Saturday, March 26, 2011

Plato is unreal

Abstract ideas are our creations, however much we want to make them into absolutes and deities.

"Platonism describes idea as prior to matter and identifies the person with the soul. Many Platonic notions secured a permanent place in Latin Christianity."Wiki

As a non-philosopher, it may be slightly presumptuous to dismiss the founding philosopher. But something really needs to be said. Plato and his school were obsessed by the abstract- by forms and ideas. The idea(!) is that abstractions are real-er than real, since we need ideas to make sense of sensations. They paid homage to the soul as the ideal figment of man, and to idealized forms of the universe as the shape or expression of god. Christianity, formed out of the meeting of Greek philosophy and Jewish theology, lapped all this up, treating Plato as a church father who led the way towards making the metaphysical and the supernatural into respectable intellectual topics. But Plato was wrong.

Who makes forms? Nature doesn't. Nature can (sometimes) be described using formal mathematics. We can abbreviate its vast clockwork using abstract ideas. But they are only helpmeets and makeshifts to make up for our paltry cognitive capacities. They are our creations, confined to our minds and writings. We discover them in the sense of developing those ideas the most efficiently describe large collections of phenomena. But we don't discover them in the sense of going to Antarctica to discover new equations. They are found in our heads, and there they remain.

It is frankly bizarre that people could get so carried away with the power of abstract thought, (their own or that of others), that they project these powers onto the universe at large, characterizing it as a giant computer, or as a "thought" of a deity. And go far as to deprecate the very reality they are faced with, regarding it as less real than the true realities that are hidden behind in the shadowy realms of mathematics, celestial spheres, simplifying concepts, and the rest.

What does this amount to? It is the oldest form of thought in the book- magical thinking, which sees hidden forces, agents, spirits in all the vexing phenomena of our world. This is not to say that phenomena can't be analyzed ... where would we be without germ theory, geology, or Newtonian physics to make sense of the bewildering chaos around us? But never have we come face to face with what we most desired and feared- that vengeful deity or merely conscious being that, to be frank, sprang entirely from our own imagination.

Plato cleaned this up in his image as forms rather than gods, but the same process was at work- the projection of human capabilities and motivations on the canvas of reality. So, isn't the quest of physicists for a grand unified theory of everything an indication that he was on the right track? Wouldn't the ultimate reduction of physical reality into, say, an enormous Lie group, or a tiny string, vindicate the Platonic position? No it wouldn't, because such an abstraction, enormous as its explanatory power would be for us, wouldn't change the reality before us.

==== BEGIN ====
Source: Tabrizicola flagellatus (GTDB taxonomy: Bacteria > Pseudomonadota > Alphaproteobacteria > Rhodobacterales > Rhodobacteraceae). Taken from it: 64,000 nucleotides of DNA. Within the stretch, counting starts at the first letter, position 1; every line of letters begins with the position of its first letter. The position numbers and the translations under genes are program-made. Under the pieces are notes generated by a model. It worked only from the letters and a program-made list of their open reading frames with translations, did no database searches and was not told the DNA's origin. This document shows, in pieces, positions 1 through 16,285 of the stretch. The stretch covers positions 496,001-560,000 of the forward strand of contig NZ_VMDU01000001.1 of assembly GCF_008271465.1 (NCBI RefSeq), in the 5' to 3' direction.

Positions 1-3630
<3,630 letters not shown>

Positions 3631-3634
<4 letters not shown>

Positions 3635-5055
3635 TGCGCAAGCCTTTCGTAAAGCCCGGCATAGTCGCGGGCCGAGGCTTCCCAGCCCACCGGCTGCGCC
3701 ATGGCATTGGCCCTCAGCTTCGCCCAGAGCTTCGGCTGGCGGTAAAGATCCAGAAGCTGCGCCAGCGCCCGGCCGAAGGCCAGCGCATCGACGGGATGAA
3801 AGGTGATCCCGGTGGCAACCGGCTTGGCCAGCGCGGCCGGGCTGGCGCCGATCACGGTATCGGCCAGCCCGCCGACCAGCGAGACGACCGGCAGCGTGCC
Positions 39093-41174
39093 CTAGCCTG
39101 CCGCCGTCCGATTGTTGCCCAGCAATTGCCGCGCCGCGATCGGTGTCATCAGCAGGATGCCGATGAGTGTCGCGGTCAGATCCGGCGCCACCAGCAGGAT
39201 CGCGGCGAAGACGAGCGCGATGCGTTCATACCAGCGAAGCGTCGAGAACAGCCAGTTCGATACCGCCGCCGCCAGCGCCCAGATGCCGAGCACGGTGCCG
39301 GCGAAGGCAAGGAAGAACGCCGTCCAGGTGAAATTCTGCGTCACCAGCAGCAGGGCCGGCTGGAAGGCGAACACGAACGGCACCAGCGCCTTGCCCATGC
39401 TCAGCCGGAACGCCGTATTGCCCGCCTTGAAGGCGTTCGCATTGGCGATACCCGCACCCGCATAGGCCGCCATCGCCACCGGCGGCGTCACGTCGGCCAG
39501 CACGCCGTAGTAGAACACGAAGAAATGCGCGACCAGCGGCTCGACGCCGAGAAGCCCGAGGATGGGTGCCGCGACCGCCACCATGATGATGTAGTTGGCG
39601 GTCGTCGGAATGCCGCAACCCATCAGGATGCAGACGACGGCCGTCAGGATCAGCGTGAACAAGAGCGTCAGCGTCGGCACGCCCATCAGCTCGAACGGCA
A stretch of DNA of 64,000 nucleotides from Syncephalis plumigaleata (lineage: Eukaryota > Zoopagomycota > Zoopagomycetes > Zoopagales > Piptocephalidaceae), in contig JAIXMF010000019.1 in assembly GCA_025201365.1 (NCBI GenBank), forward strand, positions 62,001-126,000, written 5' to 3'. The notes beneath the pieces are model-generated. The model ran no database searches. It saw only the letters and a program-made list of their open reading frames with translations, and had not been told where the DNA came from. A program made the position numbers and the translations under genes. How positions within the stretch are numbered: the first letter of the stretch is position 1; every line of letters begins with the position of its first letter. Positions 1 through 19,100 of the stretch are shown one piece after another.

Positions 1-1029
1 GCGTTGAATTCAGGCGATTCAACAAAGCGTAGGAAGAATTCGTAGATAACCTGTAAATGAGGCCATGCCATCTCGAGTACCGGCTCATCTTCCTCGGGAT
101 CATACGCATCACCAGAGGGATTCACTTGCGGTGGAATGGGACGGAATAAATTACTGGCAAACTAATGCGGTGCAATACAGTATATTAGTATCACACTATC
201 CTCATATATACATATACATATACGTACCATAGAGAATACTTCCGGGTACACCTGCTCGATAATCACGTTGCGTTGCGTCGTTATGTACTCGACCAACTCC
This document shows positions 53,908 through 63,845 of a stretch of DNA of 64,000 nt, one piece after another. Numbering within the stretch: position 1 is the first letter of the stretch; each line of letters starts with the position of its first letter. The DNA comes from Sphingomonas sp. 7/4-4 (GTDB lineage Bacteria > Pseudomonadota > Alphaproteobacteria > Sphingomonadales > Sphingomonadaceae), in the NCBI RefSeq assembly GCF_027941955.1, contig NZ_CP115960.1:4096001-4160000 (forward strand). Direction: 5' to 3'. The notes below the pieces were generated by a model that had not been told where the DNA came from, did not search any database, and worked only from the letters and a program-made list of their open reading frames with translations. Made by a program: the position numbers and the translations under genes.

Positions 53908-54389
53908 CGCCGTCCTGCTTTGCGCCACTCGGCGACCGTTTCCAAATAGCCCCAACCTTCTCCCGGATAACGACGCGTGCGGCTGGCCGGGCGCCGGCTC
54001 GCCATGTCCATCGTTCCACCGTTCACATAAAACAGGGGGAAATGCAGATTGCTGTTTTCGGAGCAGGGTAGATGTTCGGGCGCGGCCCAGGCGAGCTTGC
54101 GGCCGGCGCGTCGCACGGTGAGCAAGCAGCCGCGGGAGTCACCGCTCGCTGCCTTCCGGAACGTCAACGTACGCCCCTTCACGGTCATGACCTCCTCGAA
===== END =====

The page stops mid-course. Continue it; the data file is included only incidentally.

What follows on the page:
Biology has taught us the dangers of casual projection in place of detailed empirical engagement when dealing with bizarre, even alien, technologies. How much more inscrutable is the fabric of the universe? Whatever its cause and nature, it would be madness to assume that it follows the outlines of psychological projections which have been consistent over millennia, persistently invoking a thinking, emotional, sentient, powerful, intelligent, and caring, etc... being.

If forms were really the real reality, then we should be able to stretch reality into new shapes by altering those forms. Admittedly, this is the ultimate magical thinking, but it follows directly from the Platonic argument (as well as all the related theologies of prayer, intercession, etc.). If, on the other hand, the forms we use to describe reality are mere desiterata of our mental mechanics while reality exists outside them, not caused by form or embodying form, but capable (sometimes) of being represented through forms and formalisms... then the empirical reality is what we get, adamantly resistant to formal manipulation.

And what is the cause of this reality that we can abstractly understand by our formalisms? Is it something / someone which thinks, and whose thoughts actually conjure reality in elegant mathematical relations? This again is a projection from our mode of understanding onto the world. Biology has taught us the dangers of casual projection in place of detailed empirical engagement when dealing with bizarre, even alien, technologies. How much more inscrutable is the fabric of the universe? We simply have no idea what its ultimate cause is or was. While we can be thankful that it exists, there is no reason to think that there is anything cognizant at its core, let alone cognizant of us, much as we may wish to please it and understand it.

"The company reported worldwide profits of $14.2 billion, and said $5.1 billion of the total came from its operations in the United States. Its American tax bill? None. In fact, G.E. claimed a tax benefit of $3.2 billion."
... "... have pushed down the corporate share of the nation’s tax receipts — from 30 percent of all federal revenue in the mid-1950s to 6.6 percent in 2009."
"The fact that countries with central banks that were not independent performed so much better than some of those that were—partly because the latter were “cognitively captured” by the financial markets that they were supposed to regulate—should perhaps lead to rethinking of doctrines concerning central bank independence."

Saturday, March 19, 2011

Memory on my mind

Memory storage in the brain happens simultaneously in the hippocampus and cortex.

Despite the continuing hold that supernaturalism, soul-ism, and related theistic sentiments have over much of the population, to those scientists working on the mind and consciousness, its physical nature is obvious and underpins a rich program of research.